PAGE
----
WASHINGTON – Gun control advocates stood up against President Biden on Friday for suggesting the day before that gun legislation would not be his next priority, even after two mass shootings in a week.
Mr Biden first said Tuesday that he did not have to “wait another minute” to tackle the gun violence epidemic and called on the Senate to pass a ban on assault weapons and fill loopholes in the background check.
But on Thursday, at the first official press conference of his presidency, Mr Biden left gun control advocates speechless and disappointed when he said the key to the legislature’s success is prioritization and that infrastructure – not guns – next on his list.
“I’m disappointed that he has the nerve and the audacity to say he’ll do things in sequential order,” said Maisha Fields, vice president of Brady: United Against Gun Violence, a nonprofit group. “It’s not okay to bury your child. It’s not okay to buy eggs and disturb your life.”
At his press conference, Mr. Biden was specifically asked about his plans to promote arms legislation or apply executive measures on the issue. In response, he turned to a detailed explanation of why infrastructure was a higher priority for him.
For some, the answer has been a pragmatic approach by a president dealing with crises on multiple fronts and a blockade of Republican opposition to any arms control measures.
But gun control supporters said they were appalled by his tone shift a year ago when Mr Biden said on the campaign, “Every day we do nothing, this is an insult to the myriad lives this nation have been forever subjected to by gun violence shocked. “
During the campaign, Mr Biden also promised on his first day in office that he would send a bill to Congress that would remove liability protection for gun manufacturers and fill gaps in background checks. He has not yet done so, 65 days into his term in office.
“I was very frustrated that he turned to Infrastructure Week,” said Igor Volsky, the founder of Gun Down America. The government’s failure to approach gun legislation with the same intensity as it implemented its $ 1.9 trillion pandemic rescue plan – which was passed without Republican support – only added to his frustration, he said .
“We saw what you can do when you step on the accelerator,” said Volsky. “You conveyed it despite unanimous opposition. That is the kind of guidance we need to see on this issue. “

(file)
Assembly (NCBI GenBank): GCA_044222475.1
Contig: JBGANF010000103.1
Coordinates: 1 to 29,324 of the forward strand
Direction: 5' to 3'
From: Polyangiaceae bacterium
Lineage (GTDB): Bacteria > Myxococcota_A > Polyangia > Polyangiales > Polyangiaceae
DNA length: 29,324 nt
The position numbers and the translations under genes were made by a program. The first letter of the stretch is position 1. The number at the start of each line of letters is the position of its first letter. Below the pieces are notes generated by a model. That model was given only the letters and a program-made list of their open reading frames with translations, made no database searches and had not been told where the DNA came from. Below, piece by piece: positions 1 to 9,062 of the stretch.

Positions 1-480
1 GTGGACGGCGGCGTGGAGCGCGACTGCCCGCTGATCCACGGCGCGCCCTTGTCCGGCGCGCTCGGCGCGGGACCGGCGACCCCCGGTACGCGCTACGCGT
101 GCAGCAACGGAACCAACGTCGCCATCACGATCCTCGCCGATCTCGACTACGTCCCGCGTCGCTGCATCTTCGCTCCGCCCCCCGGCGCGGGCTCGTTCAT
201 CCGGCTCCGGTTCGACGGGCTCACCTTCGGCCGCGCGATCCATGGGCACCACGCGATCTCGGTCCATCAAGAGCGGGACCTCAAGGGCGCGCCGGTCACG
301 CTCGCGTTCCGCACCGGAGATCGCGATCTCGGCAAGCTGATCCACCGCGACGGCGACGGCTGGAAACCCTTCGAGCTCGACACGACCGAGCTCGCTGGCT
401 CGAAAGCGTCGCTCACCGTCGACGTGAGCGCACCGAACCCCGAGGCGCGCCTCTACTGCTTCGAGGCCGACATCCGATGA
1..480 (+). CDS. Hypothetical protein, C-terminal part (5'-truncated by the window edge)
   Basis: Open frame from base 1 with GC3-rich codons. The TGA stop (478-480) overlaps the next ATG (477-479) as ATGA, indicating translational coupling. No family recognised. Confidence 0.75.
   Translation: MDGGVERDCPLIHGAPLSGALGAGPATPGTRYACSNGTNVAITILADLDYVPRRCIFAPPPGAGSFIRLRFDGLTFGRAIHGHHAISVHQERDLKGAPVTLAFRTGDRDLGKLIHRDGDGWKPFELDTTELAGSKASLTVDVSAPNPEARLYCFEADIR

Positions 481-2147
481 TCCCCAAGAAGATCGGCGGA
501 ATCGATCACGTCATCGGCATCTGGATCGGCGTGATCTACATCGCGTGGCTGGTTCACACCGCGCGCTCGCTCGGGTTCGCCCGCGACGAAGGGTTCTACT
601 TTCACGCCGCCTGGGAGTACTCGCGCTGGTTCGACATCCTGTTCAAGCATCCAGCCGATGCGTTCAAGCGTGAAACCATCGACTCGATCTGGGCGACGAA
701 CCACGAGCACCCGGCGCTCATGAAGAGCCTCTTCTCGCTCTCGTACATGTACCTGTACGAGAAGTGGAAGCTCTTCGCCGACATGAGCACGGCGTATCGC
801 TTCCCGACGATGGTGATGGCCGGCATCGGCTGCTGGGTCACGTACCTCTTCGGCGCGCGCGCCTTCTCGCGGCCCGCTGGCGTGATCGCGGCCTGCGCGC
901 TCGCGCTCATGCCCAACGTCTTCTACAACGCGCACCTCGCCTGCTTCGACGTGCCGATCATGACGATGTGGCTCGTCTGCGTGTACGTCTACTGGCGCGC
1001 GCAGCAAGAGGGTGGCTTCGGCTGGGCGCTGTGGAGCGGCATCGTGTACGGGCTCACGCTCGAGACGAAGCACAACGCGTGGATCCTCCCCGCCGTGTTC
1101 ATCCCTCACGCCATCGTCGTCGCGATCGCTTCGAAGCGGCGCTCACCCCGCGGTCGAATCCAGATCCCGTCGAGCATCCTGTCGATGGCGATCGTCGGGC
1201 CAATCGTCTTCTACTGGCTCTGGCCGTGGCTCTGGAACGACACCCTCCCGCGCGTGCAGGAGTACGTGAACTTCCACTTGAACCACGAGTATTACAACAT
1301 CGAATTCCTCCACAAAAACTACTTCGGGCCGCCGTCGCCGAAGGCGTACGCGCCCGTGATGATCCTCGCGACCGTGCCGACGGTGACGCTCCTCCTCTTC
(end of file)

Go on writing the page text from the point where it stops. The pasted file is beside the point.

The House passed two gun control bills this month but, given the Republican opposition and the Chamber’s 60-vote threshold, they languish for most Senate bills to pass.
“This crisis is beyond any other crisis we’ve seen,” said Greg Jackson, the national advocacy director of the Community Justice Action Fund, a group focused on gun violence in color communities.
After the 2012 shootings at Sandy Hook Elementary School in Newtown. Conn., Where 20 children and six adults were murdered, President Barack Obama pledged to urge Congress to ban offensive weapons and high-capacity military-style magazines, expand background checks, and tighten arms trade laws. He has cited his failure to pass laws as one of his greatest regrets.
In 2019, President Donald J. Trump said briefly that after two deadly mass shootings in Texas and Ohio, he would press for what he described as “very significant background checks”. However, after speaking with National Rifle Association officials, he turned around and said he was concerned about the protection of the second amendment and that the country “currently has very strong background controls”.
In particular, the public chorus of disapproval on Friday was absent from Everytown for Gun Safety, one of the most influential gun violence prevention organizations in the country. While the group’s president John Feinblatt has encouraged Mr Biden to act immediately, so far he has not openly criticized him for delaying.
An Everytown spokeswoman Stacey Radnor said the group continues to work closely with the White House to carry out executive action and press Congress to act.
White House press secretary Jen Psaki said at a news conference Friday that Mr Biden understands the frustration among gun control advocates. She added, however, that “the Members of the House and Senate who voted against the presidential-sponsored measures should be frustrated and we would certainly support their advocacy in this regard.”
Po Murray, chair of the Newtown Action Alliance, said government “inconsistent” messaging was a problem.
“We’re trying to find out what’s going on here,” she said. “We pushed for it, we supported him, we expected a better reaction after the elections.”
The government has worked on three arms gun enforcement actions but has not yet implemented them.
Ghost guns – kits that are used to assemble a weapon from parts – would be classified as firearms that would require background checks to be sold. Another would fund community violence intervention programs, and the third would strengthen the background control system, according to congressional assistants familiar with the talks.
Ms. Psaki refused to provide a timetable for executive action.
Some gun control supporters also said they wanted a senior White House official to oversee the issue. Susan E. Rice, the director of Mr. Biden’s Home Affairs Council, was the in-house point of contact for combating gun violence. But Mr Obama blamed his Vice President, Mr Biden, of the issue after the Sandy Hook shootings.
Ms. Murray said she had the perfect figure in mind to serve as Mr. Biden’s main character on the matter.
“We’ll take Barack Obama,” she said.